Thursday, September 22, 2011

"Bass Bow-Masters"

Since the 1960's, it's become common for bass players to keep a bow handy, and many became adept users-Jimmy Garrison, Ray Brown, Eddie Gomez, George Mraz, Christian McBride, Michael Moore, and others. BUT-99% of the time, they use it only for long tones that are meant to add dramatic underpinning to an intro, in interlude or an ending. Actual bowed (known as "arco") solos are rare.


The recent birthday of Leroy Elliot "Slam" Stewart (b. 9/21/14) reminded me what a virtuoso bass player can do with a bow and how few such players there have been. In fact, I can count them on three fingers, Slam Stewart, Major Holley and Paul Chambers.

Thursday, September 15, 2011

"Mutes and Other Distortionary Audio Lenses" by Steve Provizer

My last post showed some of ways mutes have been used in jazz trumpet playing.  The technological extension of the sound alteration/manipulation done by mutes is, of course, electronics. Or, before that-mechanics. The photo below shows the mechanical trumpeter constructed by Friedrich Kaufman in 1810. Obviously, after a very tough gig.

T. Blanchard w. wireless mic
Note that I'm not talking about simply updating the means of amplification by having a wireless mic attached to the bell of the horn; that simply allows the player to move away from a stationary mic and still be heard. 


You do need to run through a mic so that the sound becomes an electronic signal. Then, you can run it through an effects box. Initially that process involved re-shaping an analog wave, but for the last couple of decades, like everything else, this has moved into the digital domain; domain being the appropriate word for the hegemony of this technology.

Sunday, September 11, 2011

The Lure of the Mute by Steve Provizer

I. e., the thing you stick in the bell of your horn to change the sound and/or make it softer. Could be anything. I'll do a quick recap here and get into it more next time.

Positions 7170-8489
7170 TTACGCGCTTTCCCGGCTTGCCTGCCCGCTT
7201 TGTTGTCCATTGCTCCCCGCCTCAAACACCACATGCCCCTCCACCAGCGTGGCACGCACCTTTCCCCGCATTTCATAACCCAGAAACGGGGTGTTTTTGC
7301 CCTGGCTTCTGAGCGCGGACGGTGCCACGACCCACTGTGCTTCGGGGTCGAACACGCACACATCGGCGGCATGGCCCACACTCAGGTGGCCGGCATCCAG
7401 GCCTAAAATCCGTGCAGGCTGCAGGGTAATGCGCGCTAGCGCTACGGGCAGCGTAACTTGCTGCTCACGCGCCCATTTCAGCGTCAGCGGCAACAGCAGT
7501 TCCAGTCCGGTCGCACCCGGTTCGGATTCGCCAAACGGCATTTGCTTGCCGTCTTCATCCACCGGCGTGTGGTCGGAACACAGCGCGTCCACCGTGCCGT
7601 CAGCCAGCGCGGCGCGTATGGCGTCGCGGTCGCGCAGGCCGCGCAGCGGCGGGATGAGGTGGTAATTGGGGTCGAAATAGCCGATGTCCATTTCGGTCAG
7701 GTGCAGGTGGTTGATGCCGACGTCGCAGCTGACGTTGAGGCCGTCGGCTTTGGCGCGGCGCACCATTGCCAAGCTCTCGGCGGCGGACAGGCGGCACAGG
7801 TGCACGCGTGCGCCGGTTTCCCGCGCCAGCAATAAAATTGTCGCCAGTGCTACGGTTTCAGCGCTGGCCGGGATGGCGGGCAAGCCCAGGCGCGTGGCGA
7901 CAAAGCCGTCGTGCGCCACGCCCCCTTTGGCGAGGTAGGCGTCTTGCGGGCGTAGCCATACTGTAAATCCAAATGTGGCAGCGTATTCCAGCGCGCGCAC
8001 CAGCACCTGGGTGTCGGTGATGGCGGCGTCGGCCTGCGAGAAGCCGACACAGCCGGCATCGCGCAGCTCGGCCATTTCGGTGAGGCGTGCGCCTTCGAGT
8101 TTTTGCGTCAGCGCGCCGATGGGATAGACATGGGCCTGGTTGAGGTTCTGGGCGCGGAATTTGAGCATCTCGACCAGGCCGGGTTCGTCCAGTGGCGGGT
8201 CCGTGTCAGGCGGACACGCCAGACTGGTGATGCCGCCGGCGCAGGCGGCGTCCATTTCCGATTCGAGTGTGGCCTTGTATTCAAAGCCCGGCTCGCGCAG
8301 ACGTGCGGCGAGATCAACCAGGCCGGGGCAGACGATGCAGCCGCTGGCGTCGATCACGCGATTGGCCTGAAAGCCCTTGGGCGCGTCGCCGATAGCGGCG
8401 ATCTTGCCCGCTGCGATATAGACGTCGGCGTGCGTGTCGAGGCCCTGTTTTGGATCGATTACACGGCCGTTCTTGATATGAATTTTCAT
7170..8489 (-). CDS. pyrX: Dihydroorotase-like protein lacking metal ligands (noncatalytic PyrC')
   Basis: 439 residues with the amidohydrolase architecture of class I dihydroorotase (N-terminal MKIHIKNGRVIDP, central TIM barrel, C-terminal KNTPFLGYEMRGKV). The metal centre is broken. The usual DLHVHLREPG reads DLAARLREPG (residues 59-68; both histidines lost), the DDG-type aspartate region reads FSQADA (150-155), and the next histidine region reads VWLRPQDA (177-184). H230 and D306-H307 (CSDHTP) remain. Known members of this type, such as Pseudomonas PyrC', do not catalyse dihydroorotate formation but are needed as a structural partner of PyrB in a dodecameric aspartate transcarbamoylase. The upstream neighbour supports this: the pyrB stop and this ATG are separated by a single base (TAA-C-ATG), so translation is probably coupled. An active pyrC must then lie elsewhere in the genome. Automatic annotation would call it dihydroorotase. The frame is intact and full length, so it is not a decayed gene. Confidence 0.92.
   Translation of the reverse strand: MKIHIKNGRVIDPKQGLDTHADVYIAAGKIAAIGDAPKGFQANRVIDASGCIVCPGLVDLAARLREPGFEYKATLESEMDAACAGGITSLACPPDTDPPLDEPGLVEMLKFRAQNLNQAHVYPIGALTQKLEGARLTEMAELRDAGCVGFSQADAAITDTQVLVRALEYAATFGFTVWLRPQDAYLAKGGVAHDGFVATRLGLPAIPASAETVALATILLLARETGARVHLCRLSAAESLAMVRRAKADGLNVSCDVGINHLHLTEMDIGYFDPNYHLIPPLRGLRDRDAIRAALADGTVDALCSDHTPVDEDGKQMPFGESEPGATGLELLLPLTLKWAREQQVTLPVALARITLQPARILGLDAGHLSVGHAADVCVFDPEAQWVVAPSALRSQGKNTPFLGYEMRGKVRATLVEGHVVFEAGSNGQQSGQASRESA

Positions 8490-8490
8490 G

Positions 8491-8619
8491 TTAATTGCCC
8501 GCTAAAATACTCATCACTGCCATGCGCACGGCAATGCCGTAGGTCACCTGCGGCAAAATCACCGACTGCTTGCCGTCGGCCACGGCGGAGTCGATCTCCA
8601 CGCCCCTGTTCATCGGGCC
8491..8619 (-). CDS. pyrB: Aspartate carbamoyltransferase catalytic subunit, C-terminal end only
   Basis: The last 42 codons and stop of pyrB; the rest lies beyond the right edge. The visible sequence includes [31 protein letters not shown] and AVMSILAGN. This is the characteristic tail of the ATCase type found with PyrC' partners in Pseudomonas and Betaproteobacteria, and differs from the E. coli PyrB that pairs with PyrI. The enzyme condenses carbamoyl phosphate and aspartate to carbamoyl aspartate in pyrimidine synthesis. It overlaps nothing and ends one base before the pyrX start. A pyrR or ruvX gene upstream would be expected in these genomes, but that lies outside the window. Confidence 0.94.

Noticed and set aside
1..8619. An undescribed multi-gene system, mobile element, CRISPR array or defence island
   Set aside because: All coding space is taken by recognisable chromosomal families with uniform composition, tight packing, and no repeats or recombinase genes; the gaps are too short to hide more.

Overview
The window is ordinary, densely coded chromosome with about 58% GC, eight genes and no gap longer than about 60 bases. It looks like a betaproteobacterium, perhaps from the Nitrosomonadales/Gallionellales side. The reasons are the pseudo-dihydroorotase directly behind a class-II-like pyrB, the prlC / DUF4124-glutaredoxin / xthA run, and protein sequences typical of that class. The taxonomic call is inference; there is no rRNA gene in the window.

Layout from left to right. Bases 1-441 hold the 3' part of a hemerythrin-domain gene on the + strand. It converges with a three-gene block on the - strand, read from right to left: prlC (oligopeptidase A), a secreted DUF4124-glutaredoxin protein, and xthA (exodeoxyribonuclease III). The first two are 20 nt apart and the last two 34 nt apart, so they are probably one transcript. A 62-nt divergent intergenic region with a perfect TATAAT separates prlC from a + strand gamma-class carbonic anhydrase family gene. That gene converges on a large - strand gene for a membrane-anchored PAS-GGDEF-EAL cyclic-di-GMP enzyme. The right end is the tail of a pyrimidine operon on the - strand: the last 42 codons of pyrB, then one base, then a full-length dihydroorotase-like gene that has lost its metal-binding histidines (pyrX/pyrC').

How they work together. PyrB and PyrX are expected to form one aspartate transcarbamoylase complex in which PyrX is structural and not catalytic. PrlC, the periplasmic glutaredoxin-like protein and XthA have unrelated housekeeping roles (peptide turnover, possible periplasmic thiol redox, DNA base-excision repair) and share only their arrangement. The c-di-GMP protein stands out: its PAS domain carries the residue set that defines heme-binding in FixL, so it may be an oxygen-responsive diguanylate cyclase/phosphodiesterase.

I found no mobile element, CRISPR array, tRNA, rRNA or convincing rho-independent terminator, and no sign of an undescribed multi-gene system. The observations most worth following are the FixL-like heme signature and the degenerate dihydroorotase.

The trumpet in its present state is a relatively new phenomenon-final evolution in the mid-1800's. It's a good bet that early on, the complaints of neighbors got some horn players to jam a rag into their bells to keep peace in the 'hood. Of course, there was sometimes a quiet woodshed to go to, but the idea of sticking something in the end of the horn to alter the sound didn't pick up steam until some time later.

As far as I know, there is no notation in a classical score asking for a mute (fancy Italian word: sordina) until well into the 20th century. After all, you choose to write for a trumpet because the thing is so damned loud. Likewise, no mutes in Sousa, or James Reese Europe.

Thursday, September 1, 2011

Jazz Evolution: Filling Up The Holes by S.G.Provizer

A recent post on Playjazz, a site with much to offer aspiring jazz musicians, said this:

This is why it's so important to listen to music from the whole history of jazz - because familiarity with the roots of the music allows us to hear the notes that aren't being played in later forms. Without knowledge of the earlier idioms, the brain is unable to 'fill in the gaps' when a modern musician implies certain material instead of stating it explicitly.

My reaction is that he kind of got it backwards. Jazz has evolved to fill up all the holes. Listening to the old stuff is imperative, but ironically, because jazz history has moved in a certain direction (more notes), it's natural for aspiring jazz players to want to jump on the continuum.
Lots of notes